19 Feb 2020

Breast cancer diagnoses delayed as wait times blow out

2:20 pm on 19 February 2020

Thirty-five South Auckland women had their diagnoses of breast cancer delayed last year as Counties Manukau DHB struggles to see patients on time.

Press conference at Middlemore discussing burns patients from the Whakaari/White Island  eruption.  Pictured is Dr John Kenealy, the Clinical Director of Surgery and Perioperative Services at Middlemore Hospital.

Photo: RNZ / Patrice Allen

Wait times for the breast service appointments have blown out - with some women waiting months longer than DHB's targets.

That had resulted in an increased clinical risk, including the delayed diagnoses, chief executive Margie Apa said in a report to the board

Clinical director of cancer services Jon Mathy says the 35 were "surprises" from a group that was referred with a low suspicion of cancer, he said.

It was difficult to say whether the delay would have affected the outcome for the women but it was always best to identify cancer as early as possible, Dr Mathie said

"It's having the capacity, the physical space and time in clinic to see those patients who don't necessarily appear on paper to have cancer but deserve a through investigation to rule it out," he said.

Women with the highest need were seen and treated quickly - even if it was a struggle to do that at times, he said.

Board chair Mark Gosche said the "triple whammy" of growth, poverty and obesity had contributed to the delays.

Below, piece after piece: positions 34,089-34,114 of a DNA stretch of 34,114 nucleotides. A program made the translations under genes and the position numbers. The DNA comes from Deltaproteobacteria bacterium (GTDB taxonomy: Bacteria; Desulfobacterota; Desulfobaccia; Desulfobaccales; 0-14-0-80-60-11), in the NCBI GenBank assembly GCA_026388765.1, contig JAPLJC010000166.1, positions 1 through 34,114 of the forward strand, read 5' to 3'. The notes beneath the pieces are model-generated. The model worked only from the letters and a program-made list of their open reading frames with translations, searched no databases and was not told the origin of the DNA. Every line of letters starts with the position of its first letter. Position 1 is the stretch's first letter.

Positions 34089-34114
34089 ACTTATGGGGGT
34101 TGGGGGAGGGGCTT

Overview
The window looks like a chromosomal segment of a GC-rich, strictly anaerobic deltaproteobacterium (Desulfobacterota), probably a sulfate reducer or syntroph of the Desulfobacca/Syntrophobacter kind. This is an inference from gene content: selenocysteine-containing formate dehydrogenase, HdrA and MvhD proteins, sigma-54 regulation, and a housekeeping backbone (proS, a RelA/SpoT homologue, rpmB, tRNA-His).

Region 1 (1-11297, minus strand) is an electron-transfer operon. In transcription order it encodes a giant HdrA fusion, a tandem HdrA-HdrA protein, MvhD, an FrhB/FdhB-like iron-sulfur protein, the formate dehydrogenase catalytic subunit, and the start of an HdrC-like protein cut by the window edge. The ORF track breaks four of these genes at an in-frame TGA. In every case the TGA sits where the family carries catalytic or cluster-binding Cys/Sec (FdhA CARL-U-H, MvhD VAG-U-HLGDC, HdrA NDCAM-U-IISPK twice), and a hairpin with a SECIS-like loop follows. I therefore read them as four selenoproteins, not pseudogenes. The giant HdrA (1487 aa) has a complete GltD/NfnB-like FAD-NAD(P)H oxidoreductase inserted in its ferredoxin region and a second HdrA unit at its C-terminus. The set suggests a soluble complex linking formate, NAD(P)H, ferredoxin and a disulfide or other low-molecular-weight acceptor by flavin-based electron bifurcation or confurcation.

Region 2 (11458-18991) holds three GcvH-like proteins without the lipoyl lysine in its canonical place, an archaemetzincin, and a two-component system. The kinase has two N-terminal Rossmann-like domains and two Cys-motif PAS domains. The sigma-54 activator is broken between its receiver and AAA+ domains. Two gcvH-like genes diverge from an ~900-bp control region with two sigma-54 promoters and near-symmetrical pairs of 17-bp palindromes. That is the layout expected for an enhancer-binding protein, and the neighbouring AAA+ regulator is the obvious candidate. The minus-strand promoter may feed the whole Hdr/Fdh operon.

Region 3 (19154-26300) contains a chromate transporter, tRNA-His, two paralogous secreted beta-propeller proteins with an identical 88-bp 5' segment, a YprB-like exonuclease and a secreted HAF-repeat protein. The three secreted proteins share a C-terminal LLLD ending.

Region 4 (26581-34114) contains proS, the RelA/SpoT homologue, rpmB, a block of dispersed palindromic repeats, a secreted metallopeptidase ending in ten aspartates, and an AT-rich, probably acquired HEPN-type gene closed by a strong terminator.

Māori and Pacific women had higher rates of cancer, and the Counties Manukau population had higher rates of obesity, he said.

"Our resources that are stretched anyway are further stretched by just the time it takes for our surgeons and staff to work with people is sometimes half as much again," he said.

The region had been underfunded for years and needed more operating clinics - and the staff to work in them.

The DHB's figures show most of those with a high suspicion of cancer were seen by a specialist within the two week target, with some seen two days later.

Those with a low suspicion of cancer, would ideally be seen in 30 days, or six weeks at the very latest, but were taking between three and five months.

The breast service has put emergency measures in place to try to catch up, including Saturday clinics.

A third breast clinic was planned but that would only help the problem in the medium to long term.

In her report, Apa said the Counties Manukau population and the rate of cancer were growing but but the number of appointments funded had not increased since 2004.

When patients were treated, they went to a "one stop shop" clinic that combines multiple appointments into one, meaning they can be diagnosed and begin a treatment plan on the same day, she said.

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